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General Correspondence "R," 1975-1978. Correspondents include the staff of the Rochester Museum and Science Center and John Paul Remensnyder, donor of the Remensnyder Collection of American Stoneware

Container:
Box 2 of 5
Type:
Archival materials
Collection Citation:
Smithsonian Institution Archives, Record Unit 331, National Museum of History and Technology. Department of Cultural History, Records
See more items in:
Records
Records / Series 1: CORRESPONDENCE, 1964-1979. / Box 2
Archival Repository:
Smithsonian Institution Archives
EDAN-URL:
ead_component:sova-sia-faru0331-refidd1e614

C. Malcolm Watkins Oral History Interviews

Extent:
15 audiotapes (Reference copies).
Type:
Collection descriptions
Archival materials
Audiotapes
Transcripts
Date:
1992, 1994-1995
Introduction:
The Smithsonian Institution Archives began its Oral History Program in 1973. The purpose of the program is to supplement the written documentation of the Archives' record and manuscript collections with an Oral History Collection, focusing on the history of the Institution, research by its scholars, and contributions of its staff. Program staff conduct interviews with current and retired Smithsonian staff and others who have made significant contributions to the Institution. There are also interviews conducted by researchers or student on topics related to the history of the Smithsonian or the holdings of the Smithsonian Institution Archives.

C. Malcolm Watkins was interviewed for the Oral History Collection because of his long and distinguished career as curator in the Department of Cultural History, National Museum of American History, and his pioneering role in fields like historical archeology and material culture studies.
Descriptive Entry:
These interviews of Watkins by Pamela M. Henson, Historian for Smithsonian Institution Archives, and Susan H. Myers, Curator of Ceramics and Glass at the National Museum of American History, discuss his family, youth, and education; first job at Wells Historical Museum; curatorial career in the Division of Ethnology and Department of Cultural History; contributions to exhibits; research interests; role in the development of the fields of material culture studies and historical archeology; and reminiscences of such colleagues as Edna Muriel Hilburn Little Greenwood, Herbert W. Krieger, Frank A. Taylor, George H. Watson, and Albert Wells.

This collection is comprised of eight interview sessions, totaling approximately 13.0 hours of recordings and 235 pages of transcript.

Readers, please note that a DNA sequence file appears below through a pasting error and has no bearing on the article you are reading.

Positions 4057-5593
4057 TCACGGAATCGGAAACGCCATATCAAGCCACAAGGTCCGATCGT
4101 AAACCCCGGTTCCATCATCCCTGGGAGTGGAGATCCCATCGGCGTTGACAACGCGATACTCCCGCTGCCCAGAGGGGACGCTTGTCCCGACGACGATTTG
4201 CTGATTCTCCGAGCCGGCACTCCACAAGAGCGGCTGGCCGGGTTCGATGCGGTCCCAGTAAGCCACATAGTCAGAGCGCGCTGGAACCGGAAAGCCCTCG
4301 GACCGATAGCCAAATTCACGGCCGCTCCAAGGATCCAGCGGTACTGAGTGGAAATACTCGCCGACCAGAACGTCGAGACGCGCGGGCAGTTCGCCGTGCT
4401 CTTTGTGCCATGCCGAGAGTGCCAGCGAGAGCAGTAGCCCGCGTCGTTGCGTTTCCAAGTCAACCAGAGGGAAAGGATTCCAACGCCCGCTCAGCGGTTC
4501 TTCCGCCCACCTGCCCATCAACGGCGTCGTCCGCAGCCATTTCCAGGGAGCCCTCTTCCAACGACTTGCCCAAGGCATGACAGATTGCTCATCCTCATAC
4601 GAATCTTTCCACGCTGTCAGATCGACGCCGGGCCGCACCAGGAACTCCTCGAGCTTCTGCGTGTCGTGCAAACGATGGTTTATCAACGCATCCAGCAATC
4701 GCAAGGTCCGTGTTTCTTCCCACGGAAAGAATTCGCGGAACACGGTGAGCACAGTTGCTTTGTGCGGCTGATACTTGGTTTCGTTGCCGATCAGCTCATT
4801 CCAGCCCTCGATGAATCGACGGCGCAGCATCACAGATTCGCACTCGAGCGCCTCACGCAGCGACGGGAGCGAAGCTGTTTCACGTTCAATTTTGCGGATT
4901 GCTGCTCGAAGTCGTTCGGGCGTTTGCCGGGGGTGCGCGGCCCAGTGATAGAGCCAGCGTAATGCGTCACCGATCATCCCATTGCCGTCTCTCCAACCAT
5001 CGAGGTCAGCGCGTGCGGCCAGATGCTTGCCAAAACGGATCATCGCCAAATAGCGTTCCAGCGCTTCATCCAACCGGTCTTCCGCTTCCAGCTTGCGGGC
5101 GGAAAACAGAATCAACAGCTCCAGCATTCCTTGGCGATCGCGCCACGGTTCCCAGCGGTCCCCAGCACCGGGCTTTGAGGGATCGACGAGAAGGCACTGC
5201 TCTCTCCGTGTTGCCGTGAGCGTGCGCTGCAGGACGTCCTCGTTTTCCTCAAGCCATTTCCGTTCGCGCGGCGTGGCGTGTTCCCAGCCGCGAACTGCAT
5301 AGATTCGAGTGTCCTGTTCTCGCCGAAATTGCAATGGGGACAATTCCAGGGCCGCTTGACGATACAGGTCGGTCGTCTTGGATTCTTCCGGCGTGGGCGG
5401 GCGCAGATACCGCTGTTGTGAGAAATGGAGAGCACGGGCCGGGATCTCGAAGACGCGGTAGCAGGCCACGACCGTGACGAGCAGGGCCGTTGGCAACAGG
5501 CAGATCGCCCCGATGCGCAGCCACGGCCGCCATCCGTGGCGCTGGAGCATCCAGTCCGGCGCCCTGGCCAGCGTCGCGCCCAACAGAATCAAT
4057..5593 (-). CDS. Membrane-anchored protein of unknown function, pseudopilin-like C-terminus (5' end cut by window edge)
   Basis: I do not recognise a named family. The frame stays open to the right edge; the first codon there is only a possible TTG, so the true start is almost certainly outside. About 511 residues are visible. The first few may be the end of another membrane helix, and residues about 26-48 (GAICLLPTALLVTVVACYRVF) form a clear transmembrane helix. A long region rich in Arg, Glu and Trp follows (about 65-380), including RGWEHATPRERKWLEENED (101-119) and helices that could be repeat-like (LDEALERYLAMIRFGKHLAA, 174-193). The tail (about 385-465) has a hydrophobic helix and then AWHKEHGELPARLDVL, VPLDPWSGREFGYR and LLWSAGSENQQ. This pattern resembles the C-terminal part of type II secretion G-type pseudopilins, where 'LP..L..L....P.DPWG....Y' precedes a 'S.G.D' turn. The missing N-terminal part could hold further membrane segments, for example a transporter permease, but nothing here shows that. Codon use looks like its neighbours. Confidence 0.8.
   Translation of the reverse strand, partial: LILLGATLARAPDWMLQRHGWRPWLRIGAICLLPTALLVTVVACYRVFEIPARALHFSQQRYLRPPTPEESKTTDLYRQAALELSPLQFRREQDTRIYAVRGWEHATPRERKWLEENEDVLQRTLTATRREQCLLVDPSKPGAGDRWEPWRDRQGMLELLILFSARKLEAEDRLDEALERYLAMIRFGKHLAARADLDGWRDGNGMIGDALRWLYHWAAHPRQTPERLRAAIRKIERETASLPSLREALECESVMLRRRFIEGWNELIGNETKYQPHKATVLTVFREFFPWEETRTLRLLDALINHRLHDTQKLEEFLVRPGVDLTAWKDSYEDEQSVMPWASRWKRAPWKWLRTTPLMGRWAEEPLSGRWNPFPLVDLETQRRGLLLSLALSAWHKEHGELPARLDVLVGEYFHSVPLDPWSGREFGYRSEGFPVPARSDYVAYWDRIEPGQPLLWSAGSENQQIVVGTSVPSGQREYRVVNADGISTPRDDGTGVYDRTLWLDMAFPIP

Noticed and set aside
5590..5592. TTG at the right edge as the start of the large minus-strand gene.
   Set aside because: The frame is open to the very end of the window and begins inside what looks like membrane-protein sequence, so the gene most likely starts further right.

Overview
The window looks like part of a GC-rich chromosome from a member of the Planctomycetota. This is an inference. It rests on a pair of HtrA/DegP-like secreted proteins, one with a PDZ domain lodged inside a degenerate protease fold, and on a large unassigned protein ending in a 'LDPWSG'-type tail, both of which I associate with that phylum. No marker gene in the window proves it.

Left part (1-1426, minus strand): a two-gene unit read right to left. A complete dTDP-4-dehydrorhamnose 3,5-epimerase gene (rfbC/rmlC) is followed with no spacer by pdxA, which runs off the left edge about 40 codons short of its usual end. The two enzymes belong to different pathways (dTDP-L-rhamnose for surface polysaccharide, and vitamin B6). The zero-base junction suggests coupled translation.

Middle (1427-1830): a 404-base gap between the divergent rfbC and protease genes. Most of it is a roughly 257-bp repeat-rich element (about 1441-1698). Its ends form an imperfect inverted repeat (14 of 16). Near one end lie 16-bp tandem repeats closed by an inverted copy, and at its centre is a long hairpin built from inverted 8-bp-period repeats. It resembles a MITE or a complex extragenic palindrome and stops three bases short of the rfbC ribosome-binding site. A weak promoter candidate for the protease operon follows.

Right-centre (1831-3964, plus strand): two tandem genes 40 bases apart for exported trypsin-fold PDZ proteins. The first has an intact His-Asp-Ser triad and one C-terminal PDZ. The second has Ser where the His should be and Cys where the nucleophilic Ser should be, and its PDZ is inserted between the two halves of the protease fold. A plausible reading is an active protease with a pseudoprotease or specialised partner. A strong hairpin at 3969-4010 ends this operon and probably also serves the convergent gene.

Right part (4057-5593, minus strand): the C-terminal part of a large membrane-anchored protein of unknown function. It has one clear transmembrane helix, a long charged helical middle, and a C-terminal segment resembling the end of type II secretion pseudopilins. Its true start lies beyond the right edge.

Historical Note:
C. Malcolm Watkins (1911-2001), cultural historian, developed an early interest in American material culture through his parents, Charles H. and Lura Woodside Watkins, who collected glass and pottery. Watkins received the B.S. from Harvard College in 1934 and began his museum career as Curator for the Wells Historical Museum, predecessor of Old Sturbridge Village, in Massachusetts. In 1949, he was appointed Associate Curator in the Division of Ethnology, United States National Museum (USNM), where he was responsible for the collections documenting American technology and decorative arts. When a separate National Museum of History and Technology (NMHT) was created in 1958, Watkins assumed responsibility for a new Division of Cultural History in the Department of Civil History. In 1969, a separate Department of Cultural History was established, with Watkins as Chairman. In 1973, he was named Senior Curator in the Department, a position he held until his retirement in 1980; he continued his research as Curator Emeritus until 1984. In 1980, the National Museum of History and Technology was renamed the National Museum of American History (NMAH).

During his career at the USNM and NMHT, Watkins worked on numerous exhibits, including the Hall of Everyday Life in the American Past, Growth of the United States, and Nation of Nations. He was responsible for the acquisition of many significant collections, including the Arthur and Edna Greenwood Collection of Americana, the Remensnyder Collection of American Stoneware, and the Morgenstern Collection of early American material culture. His major research projects included the Marlborough and Jamestown, Virginia, archeological sites, North Devon pottery export to America, and early California history. Watkins was a pioneer in the fields of material culture studies and historical archeology.
Rights:
Restricted. Contact SIHistory@si.edu to request permission.
Topic:
History  Search this
Science -- History  Search this